“insurance costs have grown by 740% since 1984”

CNBC stated that the average American paid about $3,400 for insurance alone in 2018. While a household spent nearly $5,000 per person on healthcare in the same year.

It is truly no wonder that medical bills are the number one cause of bankruptcies in the U.S.A. This alone helps to contribute to the lack of trust in healthcare systems, a colossal issue today.

It’s also worth noting that in 2020, annual spending on healthcare was estimated to be around $3.65 trillion or $11,172 per person in the U.S.A. This total is larger than the gross domestic product of Mexico, Canada, and Spain combined. It is also, by a wide margin, the highest annual healthcare spending in the developed world

This climb in cost over the past 40 years laid fertile ground for change and new entrants to quickly grow.

#1 Bigger is better; mergers and acquisitions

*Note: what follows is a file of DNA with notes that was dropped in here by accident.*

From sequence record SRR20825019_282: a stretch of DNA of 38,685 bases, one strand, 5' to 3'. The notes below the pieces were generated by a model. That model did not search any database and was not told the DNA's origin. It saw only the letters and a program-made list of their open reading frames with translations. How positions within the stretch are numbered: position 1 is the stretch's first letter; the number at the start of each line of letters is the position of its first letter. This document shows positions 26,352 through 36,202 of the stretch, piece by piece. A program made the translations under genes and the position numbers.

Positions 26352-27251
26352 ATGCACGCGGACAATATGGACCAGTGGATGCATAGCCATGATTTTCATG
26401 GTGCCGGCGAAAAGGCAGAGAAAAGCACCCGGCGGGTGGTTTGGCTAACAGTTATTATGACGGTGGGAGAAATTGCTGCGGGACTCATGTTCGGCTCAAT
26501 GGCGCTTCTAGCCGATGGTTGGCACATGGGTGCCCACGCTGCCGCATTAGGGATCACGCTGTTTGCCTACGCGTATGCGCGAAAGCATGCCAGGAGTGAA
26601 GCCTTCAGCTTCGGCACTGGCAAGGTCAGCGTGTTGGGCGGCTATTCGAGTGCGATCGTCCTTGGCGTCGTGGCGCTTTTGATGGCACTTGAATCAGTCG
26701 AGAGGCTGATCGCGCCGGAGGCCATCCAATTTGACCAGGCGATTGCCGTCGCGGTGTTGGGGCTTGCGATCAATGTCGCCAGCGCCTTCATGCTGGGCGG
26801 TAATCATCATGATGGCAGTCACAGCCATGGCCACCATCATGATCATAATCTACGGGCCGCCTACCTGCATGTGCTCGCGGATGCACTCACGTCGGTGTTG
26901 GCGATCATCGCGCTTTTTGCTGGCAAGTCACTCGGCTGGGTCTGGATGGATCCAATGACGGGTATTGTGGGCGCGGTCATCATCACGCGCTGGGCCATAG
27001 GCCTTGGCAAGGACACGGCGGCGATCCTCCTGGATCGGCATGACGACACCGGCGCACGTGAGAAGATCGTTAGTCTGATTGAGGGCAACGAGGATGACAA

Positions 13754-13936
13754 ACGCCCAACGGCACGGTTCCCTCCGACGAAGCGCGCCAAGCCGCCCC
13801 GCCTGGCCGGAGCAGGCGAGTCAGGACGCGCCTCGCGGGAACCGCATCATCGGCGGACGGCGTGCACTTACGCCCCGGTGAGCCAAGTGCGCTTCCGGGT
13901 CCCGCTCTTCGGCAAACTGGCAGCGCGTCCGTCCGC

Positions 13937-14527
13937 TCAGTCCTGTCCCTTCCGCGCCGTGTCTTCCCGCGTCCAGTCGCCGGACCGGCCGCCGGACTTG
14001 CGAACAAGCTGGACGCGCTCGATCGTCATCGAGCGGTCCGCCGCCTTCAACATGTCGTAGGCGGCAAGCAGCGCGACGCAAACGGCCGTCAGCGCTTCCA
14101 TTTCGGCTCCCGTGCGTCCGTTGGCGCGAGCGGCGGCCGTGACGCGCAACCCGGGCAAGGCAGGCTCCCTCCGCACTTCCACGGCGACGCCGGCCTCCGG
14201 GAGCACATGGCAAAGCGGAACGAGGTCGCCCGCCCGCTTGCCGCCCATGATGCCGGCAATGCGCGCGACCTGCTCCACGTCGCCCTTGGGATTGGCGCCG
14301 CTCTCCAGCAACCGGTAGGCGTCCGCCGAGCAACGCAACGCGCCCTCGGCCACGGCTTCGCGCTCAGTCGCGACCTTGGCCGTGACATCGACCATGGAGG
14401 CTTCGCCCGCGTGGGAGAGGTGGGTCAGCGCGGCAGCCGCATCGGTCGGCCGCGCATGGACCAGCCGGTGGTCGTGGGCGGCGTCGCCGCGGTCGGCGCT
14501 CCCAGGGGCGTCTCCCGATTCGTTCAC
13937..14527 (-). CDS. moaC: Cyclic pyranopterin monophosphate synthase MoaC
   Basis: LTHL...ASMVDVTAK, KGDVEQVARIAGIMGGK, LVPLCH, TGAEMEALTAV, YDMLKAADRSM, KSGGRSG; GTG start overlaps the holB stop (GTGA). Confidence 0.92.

Over the past decade, we’ve seen large healthcare systems, drug makers, and insurers begin and close mergers. 

In 2018, CVS Health and Aetna closed a $70 billion deal. The nation’s largest pharmacy chain and health insurer combined to instill their towering goal of ”transforming healthcare delivery for the better”.

Locally, we’ve seen Wellmont Health System and Mountain States Health Alliance come together to form, client, Ballad Health. Intermountain Healthcare and SCL Health are planning to merge in early 2022 to form an $11 billion health system. As well as two of Michigan’s largest providers Spectrum and Beaumont Health will combine forces and create a $12.9 billionmega-merger”.

This trend of healthcare system consolidation is not only an act to gain new efficiencies but also to reduce the cost of operation. Let’s hope that we see these mergers translate to cost savings for the consumer. 

#2 Digital front door comes to stage